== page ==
Preliminary review of liquid lock red meat trays as an alternate to soaker pads
Did you know improving the structure of meat packaging trays to reduce the need for soaker pads can reduce landfill?
|Project start date:||01 June 2019|
|Project end date:||22 January 2020|
|Publication date:||12 March 2020|
|Livestock species:||Sheep, Lamb, Grassfed cattle, Grainfed cattle|
Download Report (1.2 MB)
Many consumers desire an improved purchasing experience by having choices for products with less packaging waste. In Australia, more than 750 million used absorbent ("soaker") pads from meat packaging trays end up in landfill each year.
This project completed a review of red meat soaker pads and evaluated a liquid locking system that uses an array of small cells in the bottom of a plastic tray to capture and retain meat drippings in a commercial Coles facility.
The recyclable plastic used in this project has forming properties that limit the ability to easily shape the tray. Although this project was unable to produce a robust and economical alternative to soaker pads, it has provided new knowledge for forming trays with the desired properties and gained consumer insights about sustainable packaging of fresh meat.
Eliminating the need for soaker pads could save $400,000/year and decrease the environmental impact of the red meat industry and support consumers who do not like to touch soaker pads in meat products. Therefore, the overall aim of this project was to review a (soaker) pad-free tray designs and evaluate a liquid locking system to control dripping in red meat trays.
- This project created an alternative meat tray design that does not require soaker pad packaging. However, the main challenge faced was the limitations of easily changing the shape of the recyclable plastic used in the trays to deliver the desired functionality.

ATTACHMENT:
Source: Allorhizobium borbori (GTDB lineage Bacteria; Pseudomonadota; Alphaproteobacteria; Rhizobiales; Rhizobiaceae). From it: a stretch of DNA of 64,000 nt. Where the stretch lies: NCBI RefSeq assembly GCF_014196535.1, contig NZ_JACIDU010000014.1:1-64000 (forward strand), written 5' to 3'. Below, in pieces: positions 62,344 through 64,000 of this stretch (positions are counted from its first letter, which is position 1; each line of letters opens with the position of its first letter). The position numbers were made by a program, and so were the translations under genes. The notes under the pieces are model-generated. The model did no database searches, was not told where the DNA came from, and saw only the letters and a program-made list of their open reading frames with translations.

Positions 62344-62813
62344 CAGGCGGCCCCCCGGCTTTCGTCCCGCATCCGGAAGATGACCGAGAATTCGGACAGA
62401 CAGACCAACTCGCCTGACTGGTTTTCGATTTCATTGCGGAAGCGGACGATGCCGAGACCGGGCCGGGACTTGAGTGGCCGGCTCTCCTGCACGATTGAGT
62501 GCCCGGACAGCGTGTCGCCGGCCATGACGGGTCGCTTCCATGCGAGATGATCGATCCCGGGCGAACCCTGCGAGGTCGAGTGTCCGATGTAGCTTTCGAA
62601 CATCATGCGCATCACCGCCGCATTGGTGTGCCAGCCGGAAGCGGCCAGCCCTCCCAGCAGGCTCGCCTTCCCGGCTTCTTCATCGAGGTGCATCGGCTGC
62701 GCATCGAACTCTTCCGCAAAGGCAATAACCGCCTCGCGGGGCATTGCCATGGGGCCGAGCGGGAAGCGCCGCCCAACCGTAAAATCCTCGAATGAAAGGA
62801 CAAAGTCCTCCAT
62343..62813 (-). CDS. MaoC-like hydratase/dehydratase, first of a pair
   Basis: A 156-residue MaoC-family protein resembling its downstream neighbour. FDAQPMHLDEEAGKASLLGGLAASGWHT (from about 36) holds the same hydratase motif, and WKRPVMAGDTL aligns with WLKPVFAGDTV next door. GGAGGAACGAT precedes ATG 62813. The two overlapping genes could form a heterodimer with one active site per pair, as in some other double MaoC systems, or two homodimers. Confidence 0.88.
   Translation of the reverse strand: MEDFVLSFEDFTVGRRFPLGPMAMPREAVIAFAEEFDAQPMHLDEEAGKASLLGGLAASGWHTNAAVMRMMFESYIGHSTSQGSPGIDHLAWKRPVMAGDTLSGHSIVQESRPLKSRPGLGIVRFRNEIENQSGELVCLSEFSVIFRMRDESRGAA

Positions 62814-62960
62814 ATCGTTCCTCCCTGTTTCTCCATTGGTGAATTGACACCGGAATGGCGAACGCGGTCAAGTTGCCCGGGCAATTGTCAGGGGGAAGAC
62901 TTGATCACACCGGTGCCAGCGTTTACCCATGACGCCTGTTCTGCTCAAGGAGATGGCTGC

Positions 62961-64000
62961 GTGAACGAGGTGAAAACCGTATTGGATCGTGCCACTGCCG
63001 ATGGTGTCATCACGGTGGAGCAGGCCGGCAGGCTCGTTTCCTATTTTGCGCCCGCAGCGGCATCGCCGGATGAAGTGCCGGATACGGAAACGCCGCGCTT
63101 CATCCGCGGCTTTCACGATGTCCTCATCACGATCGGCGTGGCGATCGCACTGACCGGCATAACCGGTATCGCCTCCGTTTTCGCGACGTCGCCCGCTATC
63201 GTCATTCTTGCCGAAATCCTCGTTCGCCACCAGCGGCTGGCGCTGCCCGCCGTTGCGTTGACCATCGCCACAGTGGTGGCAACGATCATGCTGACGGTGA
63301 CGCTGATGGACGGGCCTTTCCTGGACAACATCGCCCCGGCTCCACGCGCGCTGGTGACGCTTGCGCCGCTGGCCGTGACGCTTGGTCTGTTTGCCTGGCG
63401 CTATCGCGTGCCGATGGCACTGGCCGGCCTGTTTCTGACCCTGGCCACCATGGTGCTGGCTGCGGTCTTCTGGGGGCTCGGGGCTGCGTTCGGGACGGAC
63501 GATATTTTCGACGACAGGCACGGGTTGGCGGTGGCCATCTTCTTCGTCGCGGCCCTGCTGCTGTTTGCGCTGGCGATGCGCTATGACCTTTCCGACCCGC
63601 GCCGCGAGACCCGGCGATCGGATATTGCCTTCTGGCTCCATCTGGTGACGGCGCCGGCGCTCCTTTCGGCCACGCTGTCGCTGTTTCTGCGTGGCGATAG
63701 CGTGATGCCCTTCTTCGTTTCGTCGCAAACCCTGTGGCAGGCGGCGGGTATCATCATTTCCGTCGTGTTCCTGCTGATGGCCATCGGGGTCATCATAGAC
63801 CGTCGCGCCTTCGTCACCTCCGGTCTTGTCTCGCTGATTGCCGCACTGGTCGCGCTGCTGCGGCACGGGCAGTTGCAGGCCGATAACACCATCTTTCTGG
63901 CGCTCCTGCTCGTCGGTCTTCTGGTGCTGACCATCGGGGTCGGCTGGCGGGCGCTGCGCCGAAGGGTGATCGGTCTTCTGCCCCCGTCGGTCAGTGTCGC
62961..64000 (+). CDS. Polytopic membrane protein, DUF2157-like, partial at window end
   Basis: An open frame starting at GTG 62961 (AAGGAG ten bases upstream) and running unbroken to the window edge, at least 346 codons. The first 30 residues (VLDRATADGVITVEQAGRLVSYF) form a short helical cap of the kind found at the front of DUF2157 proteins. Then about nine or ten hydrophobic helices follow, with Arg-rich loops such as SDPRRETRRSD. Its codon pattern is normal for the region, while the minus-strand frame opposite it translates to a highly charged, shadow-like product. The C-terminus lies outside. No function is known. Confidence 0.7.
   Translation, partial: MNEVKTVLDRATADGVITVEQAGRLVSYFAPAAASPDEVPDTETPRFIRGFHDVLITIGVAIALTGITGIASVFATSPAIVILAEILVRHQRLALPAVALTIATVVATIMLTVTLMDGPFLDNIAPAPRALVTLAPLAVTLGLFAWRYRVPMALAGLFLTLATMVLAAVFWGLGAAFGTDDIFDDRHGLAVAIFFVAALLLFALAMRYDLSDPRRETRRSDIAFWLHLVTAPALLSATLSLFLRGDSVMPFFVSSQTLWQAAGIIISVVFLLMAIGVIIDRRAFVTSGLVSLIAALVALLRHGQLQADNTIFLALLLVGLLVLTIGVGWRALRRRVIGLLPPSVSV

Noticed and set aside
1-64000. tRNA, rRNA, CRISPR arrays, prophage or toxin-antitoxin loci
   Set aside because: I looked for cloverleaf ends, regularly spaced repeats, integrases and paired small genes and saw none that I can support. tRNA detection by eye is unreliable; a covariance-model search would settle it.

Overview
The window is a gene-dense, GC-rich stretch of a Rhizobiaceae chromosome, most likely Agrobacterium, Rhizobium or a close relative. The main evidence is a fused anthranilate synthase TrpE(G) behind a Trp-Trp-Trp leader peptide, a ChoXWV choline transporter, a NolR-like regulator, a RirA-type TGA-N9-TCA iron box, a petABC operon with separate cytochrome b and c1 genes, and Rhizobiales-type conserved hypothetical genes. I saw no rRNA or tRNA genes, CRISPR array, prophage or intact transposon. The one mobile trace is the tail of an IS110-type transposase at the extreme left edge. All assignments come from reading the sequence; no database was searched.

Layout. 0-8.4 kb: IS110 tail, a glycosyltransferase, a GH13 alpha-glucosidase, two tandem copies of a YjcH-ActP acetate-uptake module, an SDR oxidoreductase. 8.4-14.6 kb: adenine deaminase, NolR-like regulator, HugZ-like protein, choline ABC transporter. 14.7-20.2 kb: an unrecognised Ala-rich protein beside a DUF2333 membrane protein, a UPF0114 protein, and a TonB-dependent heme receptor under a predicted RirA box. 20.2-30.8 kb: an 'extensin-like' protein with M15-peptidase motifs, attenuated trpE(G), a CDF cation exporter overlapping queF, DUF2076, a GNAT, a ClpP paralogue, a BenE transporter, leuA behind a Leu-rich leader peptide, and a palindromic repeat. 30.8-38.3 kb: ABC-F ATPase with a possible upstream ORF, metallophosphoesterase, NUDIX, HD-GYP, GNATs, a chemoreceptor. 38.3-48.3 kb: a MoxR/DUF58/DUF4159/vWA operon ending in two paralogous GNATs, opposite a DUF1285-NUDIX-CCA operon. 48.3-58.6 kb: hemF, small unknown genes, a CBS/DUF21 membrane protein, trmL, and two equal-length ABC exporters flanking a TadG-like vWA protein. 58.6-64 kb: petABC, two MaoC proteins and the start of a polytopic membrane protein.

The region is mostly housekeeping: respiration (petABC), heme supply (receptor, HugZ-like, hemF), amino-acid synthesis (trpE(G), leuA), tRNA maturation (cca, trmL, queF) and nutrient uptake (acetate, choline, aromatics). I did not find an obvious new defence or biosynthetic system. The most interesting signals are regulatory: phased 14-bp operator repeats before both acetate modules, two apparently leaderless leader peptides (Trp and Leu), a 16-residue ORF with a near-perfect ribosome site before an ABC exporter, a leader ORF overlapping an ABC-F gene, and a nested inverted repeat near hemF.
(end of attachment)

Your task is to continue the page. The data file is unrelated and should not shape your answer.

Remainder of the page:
- Researchers increased the temperature and heating time of the plastic to try to improve the desired formation of the trays. This produced better depth and definition of imprint, but results were uneven and overheating produced defects, such as warping, blistering and inconsistent definition.
- The trays that were produced with good definition had the desired liquid-retention technical properties and preliminary consumer feedback showed an improved customer experience due to reduced packaging use.
- The shape and consistency required for a liquid lock component of the meat tray was beyond the capability of the plastic used. However, changing the method of moulding the plastic to make the recyclable trays could produce better results.
- Although this project was unable to produce a robust and economical alternative to soaker pads, Coles has committed to finding a solution and working with suppliers to advance this research.
Benefits to industry
Developing a new meat tray design would enable the removal of the traditional soaker pad from red meat trays, which would produce manufacturing productivity gains by reducing packaging material and saving labour.
This development would deliver environmental benefits by reducing waste to landfill and creating a fully recyclable tray that will improve consumer experiences with purchasing fresh meat in recyclable packaging.
The next phase of this research will involve MLA working with Coles and their suppliers to further advance the quality of the packaging. MLA is also working with Monash university to develop environmental and consumer-friendly alternatives to the soaker pad.
Lessons learnt from retail and customer insights on fresh meat merchandising and meat handling during cooking will continue to be a key input into future MLA meat packaging research.
The project next steps should involve:
- trialling the same inserts using a different film with better heat forming properties or higher temperature tolerance
- production trials to assess the impact on meat quality from the new design to define the optimum liquid loss per tray using various meat cuts and storage times
- a complete cost benefit analysis of the new design of pad-free meat trays and market uptake estimates.
|Project manager:||Dean Gutzke|
|Primary researcher:||Retail Ready Operations Australia|